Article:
## Art of Fugue: Stretto Fuguesand Canon at the Tenth

### Theme Developed By Other Means

In the next group of three fugues, Bach appears to suspend thematic transformation in order to establish a different process of variation involving stratification of the subject. Whereas the first four fugues contained no stretti, here Bach uses stretto to the extreme, demonstrating how a well-crafted subject can be made to "counterpoint" itself in endless ways. Bach gives us a simple, but elegant, model for stretto variation in the first four canons of his Fourteen on the Goldberg Ground, where he layers the subject with its retrograde, the inverted subject with its retrograde, the subject with its inversion, and the inverted subject with its inversion.

The subject (t8) of each stretto fugue is a slight variant of t5 from Contrapunctus III. Ever so slight, the variant is not without significance to the composer. For the first time in the Art of Fugue, the subject is comprised of fourteen pitches. Reason enough for Bach (B+A+C+H=14) to dwell upon it for awhile! In Contrapuntus V this motive is stated 22 times, half of them right-side-up and half upside-down (t9). Similarly, the 28 statements of t8 in Contrapuntus VI, are evenly divided between rectus and inversus. Of the 28 statements of t8 in Contrapuntus VII, 16 are right-side-up and 12 are inverted. The stretto fugues contain 75 statements of t8 or t9. Only Contrapunctus VII transforms the subject in two minor variants which we call t10 and t11 (below). It is as if, in coming to this last stretto fugue, the composer says, "I've shown you how the subject can counterpoint itself, now let's vary it some more."

• Contrapunctus V
This fugue has some tricks up its sleeve! The trick is to show how many ways the subject can be combined with itself in simultaneous counterpoint. Here the subject accompanies itself eleven times (22 statements). No two combinations are alike. Each stretto employs a different time interval or contrapuntal variation of the subject. Beat separations range from six to one. Some stretti are in contrary motion, others in canon. Only the stretti beginning in mm. 1 and 23 repeat; yet, even there, Bach employs an exchange of registers. At the conclusion Bach composes a hyperstretto in which right-side-up and upside-down versions of the subject appear with no separation at all. Click the blue boxes to hear combinations. Note: left-to-right orientation shows stretto timing...some entries change key (or mode) when they participate in a different pair.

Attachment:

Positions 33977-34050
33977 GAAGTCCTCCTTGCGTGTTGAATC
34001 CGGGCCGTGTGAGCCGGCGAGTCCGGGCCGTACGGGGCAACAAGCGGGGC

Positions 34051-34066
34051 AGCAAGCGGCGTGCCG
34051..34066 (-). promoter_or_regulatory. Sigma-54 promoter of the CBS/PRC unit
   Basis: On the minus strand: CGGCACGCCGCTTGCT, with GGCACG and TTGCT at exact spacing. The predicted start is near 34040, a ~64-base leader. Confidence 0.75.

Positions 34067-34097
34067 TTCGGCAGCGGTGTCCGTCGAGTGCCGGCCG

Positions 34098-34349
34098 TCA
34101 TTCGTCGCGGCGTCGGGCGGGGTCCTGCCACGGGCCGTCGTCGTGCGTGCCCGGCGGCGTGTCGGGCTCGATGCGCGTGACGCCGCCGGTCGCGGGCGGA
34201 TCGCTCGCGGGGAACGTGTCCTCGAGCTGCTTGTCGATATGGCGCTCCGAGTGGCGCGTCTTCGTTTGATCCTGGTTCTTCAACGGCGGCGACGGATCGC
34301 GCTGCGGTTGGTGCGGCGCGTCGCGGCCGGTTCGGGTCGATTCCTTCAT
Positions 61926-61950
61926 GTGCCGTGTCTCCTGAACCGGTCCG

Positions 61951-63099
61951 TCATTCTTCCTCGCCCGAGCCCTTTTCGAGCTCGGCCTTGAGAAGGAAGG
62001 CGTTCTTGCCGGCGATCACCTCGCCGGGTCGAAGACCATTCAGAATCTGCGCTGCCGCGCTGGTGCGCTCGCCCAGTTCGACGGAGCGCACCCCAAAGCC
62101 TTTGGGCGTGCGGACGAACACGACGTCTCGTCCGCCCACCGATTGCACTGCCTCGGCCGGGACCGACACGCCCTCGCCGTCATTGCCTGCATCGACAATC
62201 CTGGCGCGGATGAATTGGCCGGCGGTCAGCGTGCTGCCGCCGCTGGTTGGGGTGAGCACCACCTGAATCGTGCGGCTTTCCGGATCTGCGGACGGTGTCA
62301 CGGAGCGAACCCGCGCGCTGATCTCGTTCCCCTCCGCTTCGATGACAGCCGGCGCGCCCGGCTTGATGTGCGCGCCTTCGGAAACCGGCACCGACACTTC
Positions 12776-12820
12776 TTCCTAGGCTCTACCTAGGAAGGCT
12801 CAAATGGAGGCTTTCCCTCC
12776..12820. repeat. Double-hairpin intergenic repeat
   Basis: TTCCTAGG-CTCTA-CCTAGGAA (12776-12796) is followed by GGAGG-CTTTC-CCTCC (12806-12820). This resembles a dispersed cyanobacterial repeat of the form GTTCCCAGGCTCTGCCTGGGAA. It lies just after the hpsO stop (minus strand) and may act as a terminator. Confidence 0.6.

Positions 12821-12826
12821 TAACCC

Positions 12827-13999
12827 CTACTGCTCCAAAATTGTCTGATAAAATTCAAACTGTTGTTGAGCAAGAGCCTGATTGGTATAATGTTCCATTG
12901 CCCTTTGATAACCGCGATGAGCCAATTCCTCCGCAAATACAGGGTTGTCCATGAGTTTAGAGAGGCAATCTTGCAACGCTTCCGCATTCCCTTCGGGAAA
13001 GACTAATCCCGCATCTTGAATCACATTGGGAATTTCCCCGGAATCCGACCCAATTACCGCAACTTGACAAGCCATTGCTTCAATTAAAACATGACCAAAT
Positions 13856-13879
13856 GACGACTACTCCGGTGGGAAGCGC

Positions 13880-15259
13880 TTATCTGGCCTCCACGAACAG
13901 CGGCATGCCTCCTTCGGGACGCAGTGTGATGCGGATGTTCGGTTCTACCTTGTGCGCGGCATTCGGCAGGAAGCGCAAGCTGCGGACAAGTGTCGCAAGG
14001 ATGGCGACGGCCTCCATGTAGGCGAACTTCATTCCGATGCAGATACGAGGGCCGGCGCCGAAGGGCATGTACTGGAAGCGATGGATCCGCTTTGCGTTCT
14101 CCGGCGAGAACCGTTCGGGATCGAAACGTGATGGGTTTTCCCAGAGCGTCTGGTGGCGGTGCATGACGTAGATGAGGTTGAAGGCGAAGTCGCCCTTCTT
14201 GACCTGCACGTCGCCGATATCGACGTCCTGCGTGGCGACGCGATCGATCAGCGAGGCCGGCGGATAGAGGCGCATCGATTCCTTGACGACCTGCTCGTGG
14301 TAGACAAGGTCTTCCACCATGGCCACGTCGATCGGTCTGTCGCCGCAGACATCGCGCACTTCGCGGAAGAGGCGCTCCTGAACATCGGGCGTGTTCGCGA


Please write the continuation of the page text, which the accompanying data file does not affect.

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Notice how the stretti give this fugue atmospherics much different from those of the preceding simple fugues. The sound is one of sweet tenderness, with subjects caressing each other like lovers in a park. Subsequent fugues are also stratified but detailed analysis should not be necessary; they contain new tricks which shall occupy our attention.

• Contrapunctus VI a 4, in Stylo Francese
As a youth Johann Sebastian lived for three years in Lüneburg. This city was famous for its Ritteracademie where young noblemen studied the French language, social graces (fencing and dancing), and, most important, listened to French music. Young Bach was able, also, to visit the city of Celle, fifty miles to the south, where Duke Wilhelm of Brunswick-Lüneburg maintained a bevy of French musicians. It was probably in Celle where Sebastian first heard the music of Couperin, Lully, Muffat, Fischer, and Raison.

With its clipped dotted rhythms and flights of thirty-second notes, Contrapunctus VI represents a fusion of the French Mannier with solid north German counterpoint to produce a one-of-a-kind fugue in stile francese. The subject of this fugue consists of francophile versions of t8 and t9. But, for the first time in the Art of Fugue, Bach employs rhythmic proportions. Both versions of the subject are stated in normal values (half notes) and in diminution (quarter notes). The inversus (t8) and rectus (t9) forms of the subject are each stated 14 times. No two stretti are alike, and nearly every proportional or inversional permutation is represented.

• Contrapunctus VII a 4, per Augmentationem et Diminutionem

This fugue is about the subject accompanying itself in rhythmic proportions of double and half its normal values. The subject is stated four times in half notes (its normal pace), four times in whole notes (+), and twenty times in quarter notes (-). The fugue contains seven episodes in stretto (left). See if you can locate the following:

• ONE episode with the subject in diminution only
• ONE episode with the subject in augmentation and normal values
• TWO episodes with the subject in diminution and normal values
• THREE episodes with the subject in diminution and augmentation

If you have played the above segments (by clicking the graphic to the left), you will have noticed that the climax of the fugue comes in m. 35--the episode in which the subject is stated in its longest values. This is followed immediately by the episode with which it most contrasts--the one with the subject in diminution only.

Twelve times the subject is upright and sixteen times upside-down . The four statements in augmentation alternate rectus and inversus. Similarly, the first two statements of the normal subject (mm. 2 & 14) are upside-down, while the second two (m. 36 & 38) are right-side-up.
• Canon alla Decima in Contrapunto alla Terza
The "Canon at the Tenth with Counterpoint at the Third" comes after the stretto fugues and before the double/triple fugues. With ties across three of its four barlines, the subject of this canon (t12) represents the most syncopated transformation of the cycle. This canon is also one of the best examples in music literature of double counterpoint at the tenth. Please refer to the Canons of the Art of Fugue study for an analysis of this canon.